A conversation with Sue Kinn, Chair of TDR’s Joint Coordinating Board
Tell me where you work and your connection to TDR.
I am the team leader and head of research for health and education in the United Kingdom’s Department for International Development. My team is the team that funds research and puts money into TDR. I personally have been involved with TDR for 5 years. I was elected chair of the Joint Coordinating Board (JCB) last year and have been the chair for one calendar year and two meetings.
What is the value of TDR to DFID?
TDR is really an important partner. We have a long-term institutional relationship. For us the value of TDR is how long it’s been going and the relationships it has with disease endemic countries and particularly with researchers in disease endemic countries. The work that TDR has done in capacity building is quite remarkable. Wherever you go in the world you meet a person who is an alumnus of TDR. You see people working in ministries, ministers themselves and leaders of international research institutions and national research institutions who have all had TDR funding at some point during their careers. That’s a fantastic output from TDR and an impact as well, because it means there are so many people who understand about research and understand about the need for evidence and the uncertainties around evidence and how you make decisions which based on evidence, and this is really important in terms of having an impact on health in countries.
How do you assess the value of programmes like TDR?
The experience we gain when we manage a whole different range of different programmes, and from our team it’s research related programmes, we see different ways of things being done and we’re able to share that learning with all the programmes and we take a lot of what TDR is doing and share that with other programmes and we bring lessons learned elsewhere into TDR. Some of the suggestions that we make are based on things which are important in other countries or for our own country. For example, looking at the outputs and outcomes and impacts of research, it’s very, very good to see that TDR has got such a fabulous record on capacity building. This year the data on the number of publications -- over 400 pubs and 62% with lead authors from developing country institutions -- is just really a remarkable achievement, but that’s just the publication. We want to also look at the next steps, what happens to that knowledge once it’s generated, does it go into the production of guidelines, does it go into the delivery of services and the design of those services? So we need to go one step further and think about how that works and what the impacts are. We are having this very difficult discussion with everybody that we are providing research funding for, there are no easy answers, but TDR is going to be very helpful in its thinking and its experience and to be able to help us think this through with not only TDR but many other programmes.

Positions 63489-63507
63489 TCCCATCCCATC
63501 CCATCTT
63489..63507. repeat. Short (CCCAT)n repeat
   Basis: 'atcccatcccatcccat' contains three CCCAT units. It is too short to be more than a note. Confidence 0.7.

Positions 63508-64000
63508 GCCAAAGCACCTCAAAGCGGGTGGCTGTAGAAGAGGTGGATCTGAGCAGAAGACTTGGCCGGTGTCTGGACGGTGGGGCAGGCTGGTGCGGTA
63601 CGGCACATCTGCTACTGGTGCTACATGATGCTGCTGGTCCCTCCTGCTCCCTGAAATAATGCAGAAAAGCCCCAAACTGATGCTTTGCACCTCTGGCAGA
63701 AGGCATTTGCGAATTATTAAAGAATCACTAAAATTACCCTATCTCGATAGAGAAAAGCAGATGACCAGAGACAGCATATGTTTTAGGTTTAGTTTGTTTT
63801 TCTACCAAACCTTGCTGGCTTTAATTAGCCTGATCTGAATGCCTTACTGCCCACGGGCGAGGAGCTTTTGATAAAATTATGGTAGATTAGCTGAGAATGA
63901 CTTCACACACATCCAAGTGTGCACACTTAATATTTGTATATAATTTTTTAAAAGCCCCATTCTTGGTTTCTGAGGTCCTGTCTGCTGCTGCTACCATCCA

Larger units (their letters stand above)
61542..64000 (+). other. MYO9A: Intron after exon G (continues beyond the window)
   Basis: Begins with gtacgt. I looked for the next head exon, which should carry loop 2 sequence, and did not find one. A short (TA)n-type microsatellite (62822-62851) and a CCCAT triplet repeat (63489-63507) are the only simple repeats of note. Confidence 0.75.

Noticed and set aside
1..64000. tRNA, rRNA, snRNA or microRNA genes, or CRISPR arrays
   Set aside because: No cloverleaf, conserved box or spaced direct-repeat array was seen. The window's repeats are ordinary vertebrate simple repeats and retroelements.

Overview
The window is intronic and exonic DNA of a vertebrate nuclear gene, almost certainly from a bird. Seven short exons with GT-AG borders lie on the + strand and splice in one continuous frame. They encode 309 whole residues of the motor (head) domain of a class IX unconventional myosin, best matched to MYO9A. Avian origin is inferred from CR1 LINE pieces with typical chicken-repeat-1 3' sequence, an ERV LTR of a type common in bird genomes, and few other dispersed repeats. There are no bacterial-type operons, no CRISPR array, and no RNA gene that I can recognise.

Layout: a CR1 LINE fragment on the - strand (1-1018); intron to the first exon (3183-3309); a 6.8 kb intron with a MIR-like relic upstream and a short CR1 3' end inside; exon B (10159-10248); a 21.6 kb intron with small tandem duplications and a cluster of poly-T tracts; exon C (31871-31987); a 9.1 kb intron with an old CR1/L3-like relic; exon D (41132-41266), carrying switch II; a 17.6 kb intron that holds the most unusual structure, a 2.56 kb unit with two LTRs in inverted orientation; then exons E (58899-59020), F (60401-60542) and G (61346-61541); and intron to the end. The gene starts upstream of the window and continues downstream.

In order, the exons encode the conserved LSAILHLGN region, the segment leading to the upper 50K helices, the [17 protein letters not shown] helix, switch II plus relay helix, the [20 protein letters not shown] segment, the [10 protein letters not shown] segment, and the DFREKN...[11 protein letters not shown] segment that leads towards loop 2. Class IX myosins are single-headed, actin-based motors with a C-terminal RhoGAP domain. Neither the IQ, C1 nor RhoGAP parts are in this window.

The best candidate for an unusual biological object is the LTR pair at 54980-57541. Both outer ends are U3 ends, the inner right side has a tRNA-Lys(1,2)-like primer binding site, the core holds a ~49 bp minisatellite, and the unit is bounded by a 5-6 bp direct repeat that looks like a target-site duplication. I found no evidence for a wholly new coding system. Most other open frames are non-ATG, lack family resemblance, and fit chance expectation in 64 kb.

What do you think of the new TDR strategy?
I think it’s great and it’s so nice to have a short, succinct document about what TDR is all about. The aims and aspirations of the new strategy are absolutely right for where we are now. The times of large, relatively widespread programmes are probably a thing of the past and the way the funding streams are working and the need for expertise means that TDR is really focusing on where it has expertise and credibility. The underlying principles of the strategy are just really robust and really strong and the focus on quality research as the first and foremost thing is absolutely in line with what we at DFID think.
What is the value of implementation research to meeting the global health challenges?
It’s quite clear that as we get more and more products and technologies being developed that we’re going to have what some people call an innovation pile-up where we have so many things sitting on the shelf and nobody knows how to implement them. We already have lots of things sitting on the shelf and we know that we could save many more lives if we implemented the things we know work well. But the trouble is we don’t know how to implement at scale and in many different environments. So implementation research helps us identify some of the barriers and facilitators to implementing. Scale is absolutely key for success. TDR is positioned right at the heart of what is required, having it fed in from all the other programmes developing products and doing research, there’s a real need for all these different processes and systems along the chain and TDR is part of that.
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